There are no agents for self-pubbed ebooks. A lot of authors go down this route because they got turned down by agents or because they couldn’t be bothered with them in the first place. There’s a lot of dross out there (trust me) so how does the online reader find what they want? By word of mouth, recommendation and by looking at the reader reviews on Amazon and books sites like Goodreads. In other words they surf the online bookshop. Occasionally they turn up a gem that the agents have missed. If I were a publisher, I’d be keeping a very close eye on the ebook market with a view to picking up books with a proven track record online and turning them into bestsellers in print, cutting out the agent in the process. As more and more readers use their computer to find their reading material so the value of the agent will diminish.
The publisher is one more means of validating a book for the reader. By publishing it, the publisher is saying it’s fit for purpose ie. of good quality and it meets our needs. We look to our publishers to perform this task for us. More importantly, they are responsible for setting the RRP (Recommended Retail Price) which, in theory, establishes their return. I say in theory as they appear to have lost control of this important function and given it over to Amazon. Amazon, it seems, can sell at whatever price they like. The price to the public of my own book BIRDS OF THE NILE varies greatly online. This is fine – or it would be if the return to the publisher were constant, but I don’t think it is. I may be wrong but I believe the nature of Amazon’s contract with a publisher is for a fixed percentage of the sale price, a situation which allows Amazon to drive down the publisher’s profits at will. The publisher of my short novellas, Stairwell Books, have declined to put their print books on Amazon because they fear that Amazon’s discounting practices will undercut their margins to the extent that they will actually incur losses. This, they say, is Amazon’s game plan – to put them and others like them out of business and then move into the space that’s been vacated. A higher profile example is the current spat between Amazon and Hachette over the price of their ebooks. The whole industry is holding its breath over that one.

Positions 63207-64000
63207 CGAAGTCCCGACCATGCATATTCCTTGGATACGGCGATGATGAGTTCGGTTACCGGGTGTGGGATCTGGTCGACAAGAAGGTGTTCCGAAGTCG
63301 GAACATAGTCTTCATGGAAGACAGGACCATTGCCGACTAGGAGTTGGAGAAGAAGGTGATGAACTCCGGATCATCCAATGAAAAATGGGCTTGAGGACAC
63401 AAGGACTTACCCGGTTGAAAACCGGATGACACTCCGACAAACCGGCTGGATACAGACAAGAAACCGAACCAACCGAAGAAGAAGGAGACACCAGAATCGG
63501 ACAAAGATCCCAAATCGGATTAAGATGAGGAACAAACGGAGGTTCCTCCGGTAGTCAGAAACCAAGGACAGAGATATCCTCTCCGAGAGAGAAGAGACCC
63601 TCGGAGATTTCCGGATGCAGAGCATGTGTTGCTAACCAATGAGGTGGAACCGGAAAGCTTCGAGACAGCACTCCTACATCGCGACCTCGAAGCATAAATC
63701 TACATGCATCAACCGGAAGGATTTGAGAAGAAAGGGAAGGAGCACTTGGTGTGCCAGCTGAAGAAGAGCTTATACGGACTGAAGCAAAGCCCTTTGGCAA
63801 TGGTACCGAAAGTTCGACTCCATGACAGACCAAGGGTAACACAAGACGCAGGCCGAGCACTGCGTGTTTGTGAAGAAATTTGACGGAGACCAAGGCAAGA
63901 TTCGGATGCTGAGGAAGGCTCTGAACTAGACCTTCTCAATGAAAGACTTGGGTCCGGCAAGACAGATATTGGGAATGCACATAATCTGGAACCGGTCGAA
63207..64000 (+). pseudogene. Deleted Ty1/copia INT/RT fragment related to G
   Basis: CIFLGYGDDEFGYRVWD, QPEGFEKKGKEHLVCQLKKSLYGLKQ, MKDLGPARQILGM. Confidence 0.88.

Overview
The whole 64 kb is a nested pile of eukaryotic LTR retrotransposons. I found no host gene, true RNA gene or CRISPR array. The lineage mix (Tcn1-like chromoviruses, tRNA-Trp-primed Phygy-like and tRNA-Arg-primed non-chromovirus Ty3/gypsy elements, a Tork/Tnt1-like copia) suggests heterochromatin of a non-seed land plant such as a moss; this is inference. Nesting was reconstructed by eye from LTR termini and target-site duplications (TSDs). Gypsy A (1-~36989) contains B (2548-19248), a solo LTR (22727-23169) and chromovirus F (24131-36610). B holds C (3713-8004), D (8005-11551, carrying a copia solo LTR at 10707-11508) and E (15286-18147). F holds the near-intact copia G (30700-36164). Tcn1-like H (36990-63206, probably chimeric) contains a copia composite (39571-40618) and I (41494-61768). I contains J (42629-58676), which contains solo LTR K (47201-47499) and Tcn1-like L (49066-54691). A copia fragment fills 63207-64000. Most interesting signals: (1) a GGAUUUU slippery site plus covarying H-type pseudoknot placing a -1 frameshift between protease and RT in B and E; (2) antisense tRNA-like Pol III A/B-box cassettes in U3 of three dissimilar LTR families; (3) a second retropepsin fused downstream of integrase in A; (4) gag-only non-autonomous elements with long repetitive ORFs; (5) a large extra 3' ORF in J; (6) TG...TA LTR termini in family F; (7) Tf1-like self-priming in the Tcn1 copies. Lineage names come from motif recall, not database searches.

I can’t see how a situation where Amazon can have unlimited access to a publisher’s output and also dictate the price they buy it at is either fair or sustainable. Publishers have got to fight back. Either they renegotiate the nature of their contract with Amazon and instead of accepting a fixed percentage they receive a fixed price, or they withdraw their books altogether from sale through Amazon and make them available via their own online outlets or sell them through bookshops. If they don’t, there’s a danger that it’s not just bookshops that will go out of business, but publishers as well. Some consolidation has already started taking place amongst the major players.
And what of bookshops themselves? What service do they provide? Many retailers today are focussing on the ‘shopping experience’. They know that what they sell can be bought cheaper online but they maintain a High Street presence because as consumers we like the ‘touchy, feely’ vibe that a shop can give us. We like to browse and to be made to feel more comfortable about our choices by making them in pleasant surroundings. Bookshops these days have things Amazon can’t give us eg. the opportunity to handle a precious object, cafés and real, live author events. How can they turn these tangible advantages into custom and prevent their potential buyers from going home and ordering online at a lower price?